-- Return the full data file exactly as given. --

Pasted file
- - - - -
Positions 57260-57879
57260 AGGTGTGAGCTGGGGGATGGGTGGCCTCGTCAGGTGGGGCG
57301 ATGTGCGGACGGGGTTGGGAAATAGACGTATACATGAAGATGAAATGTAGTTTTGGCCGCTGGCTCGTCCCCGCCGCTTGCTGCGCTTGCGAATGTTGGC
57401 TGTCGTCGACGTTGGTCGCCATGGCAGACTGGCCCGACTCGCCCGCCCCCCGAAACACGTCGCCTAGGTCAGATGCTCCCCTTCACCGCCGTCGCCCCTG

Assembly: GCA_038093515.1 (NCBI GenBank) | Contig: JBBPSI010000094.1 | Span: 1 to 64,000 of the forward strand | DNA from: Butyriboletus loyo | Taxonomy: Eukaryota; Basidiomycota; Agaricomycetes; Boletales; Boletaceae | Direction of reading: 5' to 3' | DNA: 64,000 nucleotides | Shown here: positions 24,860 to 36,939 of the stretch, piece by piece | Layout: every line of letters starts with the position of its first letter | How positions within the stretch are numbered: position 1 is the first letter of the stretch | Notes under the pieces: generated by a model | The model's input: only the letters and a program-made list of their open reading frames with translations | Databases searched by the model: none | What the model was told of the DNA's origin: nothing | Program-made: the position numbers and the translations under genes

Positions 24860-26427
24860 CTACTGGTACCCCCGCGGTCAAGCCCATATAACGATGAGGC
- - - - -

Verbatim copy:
Positions 57260-57879
57260 AGGTGTGAGCTGGGGGATGGGTGGCCTCGTCAGGTGGGGCG
57301 ATGTGCGGACGGGGTTGGGAAATAGACGTATACATGAAGATGAAATGTAGTTTTGGCCGCTGGCTCGTCCCCGCCGCTTGCTGCGCTTGCGAATGTTGGC
57401 TGTCGTCGACGTTGGTCGCCATGGCAGACTGGCCCGACTCGCCCGCCCCCCGAAACACGTCGCCTAGGTCAGATGCTCCCCTTCACCGCCGTCGCCCCTG

Assembly: GCA_038093515.1 (NCBI GenBank) | Contig: JBBPSI010000094.1 | Span: 1 to 64,000 of the forward strand | DNA from: Butyriboletus loyo | Taxonomy: Eukaryota; Basidiomycota; Agaricomycetes; Boletales; Boletaceae | Direction of reading: 5' to 3' | DNA: 64,000 nucleotides | Shown here: positions 24,860 to 36,939 of the stretch, piece by piece | Layout: every line of letters starts with the position of its first letter | How positions within the stretch are numbered: position 1 is the first letter of the stretch | Notes under the pieces: generated by a model | The model's input: only the letters and a program-made list of their open reading frames with translations | Databases searched by the model: none | What the model was told of the DNA's origin: nothing | Program-made: the position numbers and the translations under genes

Positions 24860-26427
24860 CTACTGGTACCCCCGCGGTCAAGCCCATATAACGATGAGGC